Adafruit IO is a platform designed by Adafruit to display, respond, and interact with IOT projects. It’s very easy to get started with, has a great user interface, powerful visualization tools and rock solid connection. They offer a very permissive free tier too (just be mindful of their servers and don’t hit them with many requests). I haven’t found a better or easier way to interact with IOT projects.

Here is a screenshot of a dashboard I put together showing supply voltage to the battery and switch status:

Adafruit IO dashboard.


Code is written in CircuitPython. Follow Adafruit’s instructions for installing it on the M4 Express board.

All the needed files are included in the project’s GitHub repository. However, make sure to use the latest version of the needed libraries as Adafruit updates them fairly often.

Here is the list of libraries that need to be copied to the lib folder on the board:

  • adafruit_esp21spi
  • adafruit_bus_device
  • neopixel.mpy
  • adafruit_requests.mpy
  • Adafruit_rgbled.mpy
  • simpleio.mpy

The board’s root folder should have the following files in addition to the lib folder referenced above:


This file holds the credentials for the WiFi network and Adafruit IO. Here is what it looks like:

# This file is where you keep secret settings, passwords, and tokens.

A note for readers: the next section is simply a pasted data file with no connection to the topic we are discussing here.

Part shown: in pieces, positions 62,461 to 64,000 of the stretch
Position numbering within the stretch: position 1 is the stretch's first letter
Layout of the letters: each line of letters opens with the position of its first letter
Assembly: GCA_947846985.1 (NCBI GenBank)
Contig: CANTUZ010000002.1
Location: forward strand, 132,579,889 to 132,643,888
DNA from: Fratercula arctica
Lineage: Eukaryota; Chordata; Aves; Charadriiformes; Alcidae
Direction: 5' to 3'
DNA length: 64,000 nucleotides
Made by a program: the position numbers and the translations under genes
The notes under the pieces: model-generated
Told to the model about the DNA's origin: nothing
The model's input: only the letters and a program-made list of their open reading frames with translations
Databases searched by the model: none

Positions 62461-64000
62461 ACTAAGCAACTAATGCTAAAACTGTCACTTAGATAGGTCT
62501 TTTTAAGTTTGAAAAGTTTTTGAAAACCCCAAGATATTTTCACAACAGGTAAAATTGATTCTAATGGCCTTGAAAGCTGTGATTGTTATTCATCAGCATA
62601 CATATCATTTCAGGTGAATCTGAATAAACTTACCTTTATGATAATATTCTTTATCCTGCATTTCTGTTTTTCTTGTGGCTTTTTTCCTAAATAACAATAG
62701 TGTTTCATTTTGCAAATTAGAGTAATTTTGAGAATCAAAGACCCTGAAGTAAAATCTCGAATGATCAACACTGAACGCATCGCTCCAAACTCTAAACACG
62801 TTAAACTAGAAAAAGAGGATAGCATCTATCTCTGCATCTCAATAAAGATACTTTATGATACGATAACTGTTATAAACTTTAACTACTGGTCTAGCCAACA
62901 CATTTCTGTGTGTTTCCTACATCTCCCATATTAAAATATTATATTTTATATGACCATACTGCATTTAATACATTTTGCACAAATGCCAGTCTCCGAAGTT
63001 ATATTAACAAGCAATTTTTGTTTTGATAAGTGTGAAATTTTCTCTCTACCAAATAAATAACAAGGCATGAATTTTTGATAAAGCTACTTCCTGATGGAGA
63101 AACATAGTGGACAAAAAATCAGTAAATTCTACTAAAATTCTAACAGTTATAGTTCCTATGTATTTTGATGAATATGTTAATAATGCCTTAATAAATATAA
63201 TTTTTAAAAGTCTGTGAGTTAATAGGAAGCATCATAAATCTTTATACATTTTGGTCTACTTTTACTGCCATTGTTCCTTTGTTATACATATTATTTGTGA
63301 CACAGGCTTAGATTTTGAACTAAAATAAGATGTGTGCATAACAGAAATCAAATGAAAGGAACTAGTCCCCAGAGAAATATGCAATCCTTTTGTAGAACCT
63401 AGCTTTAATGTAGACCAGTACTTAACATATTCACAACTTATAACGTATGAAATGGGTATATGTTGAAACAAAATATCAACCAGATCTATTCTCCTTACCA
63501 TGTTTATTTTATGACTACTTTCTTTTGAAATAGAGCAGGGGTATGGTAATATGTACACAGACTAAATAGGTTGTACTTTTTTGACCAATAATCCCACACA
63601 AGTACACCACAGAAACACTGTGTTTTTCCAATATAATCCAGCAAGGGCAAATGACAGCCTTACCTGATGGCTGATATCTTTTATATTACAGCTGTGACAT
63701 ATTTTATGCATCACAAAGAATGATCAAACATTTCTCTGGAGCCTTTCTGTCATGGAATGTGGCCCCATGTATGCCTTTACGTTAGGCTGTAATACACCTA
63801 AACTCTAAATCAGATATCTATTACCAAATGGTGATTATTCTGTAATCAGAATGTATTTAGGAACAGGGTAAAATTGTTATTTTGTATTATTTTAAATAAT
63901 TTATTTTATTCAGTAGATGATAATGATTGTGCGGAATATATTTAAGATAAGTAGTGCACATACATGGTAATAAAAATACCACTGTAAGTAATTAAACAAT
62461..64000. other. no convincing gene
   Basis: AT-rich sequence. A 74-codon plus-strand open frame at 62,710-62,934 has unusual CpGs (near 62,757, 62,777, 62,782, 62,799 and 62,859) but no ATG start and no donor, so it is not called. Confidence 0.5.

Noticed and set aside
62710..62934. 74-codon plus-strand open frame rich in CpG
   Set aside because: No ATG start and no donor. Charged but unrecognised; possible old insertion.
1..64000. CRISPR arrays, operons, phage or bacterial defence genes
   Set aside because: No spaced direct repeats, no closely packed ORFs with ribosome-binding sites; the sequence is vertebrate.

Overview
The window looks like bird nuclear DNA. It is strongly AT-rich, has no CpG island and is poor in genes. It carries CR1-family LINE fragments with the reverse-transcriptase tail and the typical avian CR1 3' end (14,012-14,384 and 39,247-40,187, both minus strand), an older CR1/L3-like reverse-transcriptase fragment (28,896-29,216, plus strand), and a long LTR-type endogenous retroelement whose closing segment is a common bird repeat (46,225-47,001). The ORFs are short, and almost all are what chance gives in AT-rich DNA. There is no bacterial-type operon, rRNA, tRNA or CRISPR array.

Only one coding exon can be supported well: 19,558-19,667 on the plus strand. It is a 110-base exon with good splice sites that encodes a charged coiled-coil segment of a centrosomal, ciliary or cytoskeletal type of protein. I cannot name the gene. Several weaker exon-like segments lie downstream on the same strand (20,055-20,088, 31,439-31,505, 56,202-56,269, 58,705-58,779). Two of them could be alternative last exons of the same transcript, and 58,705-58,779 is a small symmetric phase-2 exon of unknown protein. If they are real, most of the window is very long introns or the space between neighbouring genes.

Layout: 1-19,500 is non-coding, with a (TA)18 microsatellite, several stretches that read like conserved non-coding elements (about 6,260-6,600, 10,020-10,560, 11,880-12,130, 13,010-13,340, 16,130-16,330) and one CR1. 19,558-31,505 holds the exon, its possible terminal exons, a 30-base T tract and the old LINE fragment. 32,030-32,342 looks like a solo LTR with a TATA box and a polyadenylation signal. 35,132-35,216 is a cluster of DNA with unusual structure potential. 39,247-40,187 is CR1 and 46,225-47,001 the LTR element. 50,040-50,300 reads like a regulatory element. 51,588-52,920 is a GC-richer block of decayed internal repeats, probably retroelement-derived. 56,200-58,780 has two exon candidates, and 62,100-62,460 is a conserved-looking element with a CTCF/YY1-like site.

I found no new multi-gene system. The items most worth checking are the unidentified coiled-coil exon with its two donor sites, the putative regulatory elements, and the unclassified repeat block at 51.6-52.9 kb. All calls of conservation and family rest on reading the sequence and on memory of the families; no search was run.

secrets = {
    'ssid' : 'YOUR WIFI SSID',
    'password' : 'WIFI PASSWORD',
    'timezone' : "America/Chicago", #
    'aio_username' : 'YOUR USERNAME',
    'aio_key' : 'YOUR AIO KEY',
    'server_ip': 'SERVER IP:PORT',

The server_ip field refers to the computer’s IP and port on which Homebridge is running. All other fields are self-explanatory.

This file holds the main script, which handles the sensing logic, wifi connection and communication with Homebridge and Adafruit IO. I’ve included comments in the script to make it easier to read and maintain.

The script is constantly checking the status of the controller’s digital input (i.e. magnetic switch status). As soon as there is a change in status, it posts it to both Homebridge and Adafruit IO. Since WiFi communication is so power intensive and given the fact the ESP32 co-processor doesn’t have an “idle” or “sleep mode” implemented in CircuitPython, I had to get creative and find ways of saving power. After several hardware iterations and code tests, and thanks to the help of the people over at Adafruit’s Discord channel, I decided that the best way to preserve power is by disconnecting the WiFi co-processor right after each post to Homebridge and/or Adafruit IO. This is done by the lines with esp.disconnect() in the script.

Power preservation is also the reason why voltage and switch status data is sent to Adafruit IO every hour, instead of on a more frequent timeframe. This is defined in the POST_TIME constant at the beginning of the script.

If you are planning to leave the device outside or easily accessible by others and you feel a bit unnerved by leaving your WiFi network’s password out in the open, a good option might be compiling using the mpy-cross tool and including the resulting .mpy file in the board instead. Although this is not the same as encrypting the file, it’s the next best thing.

Here is a picture of a HomeKit notification being sent to an iPhone:

iPhone Notification

I had a lot of fun building and playing with this project. As always, feel free to either reach out to me or leave a comment below if you have any questions.

July 2021 Update

  • Homebridge configuration code revised to show contact sensor type.
  • Added screenshot of notifications on phone.
  • Added link to YouTube video.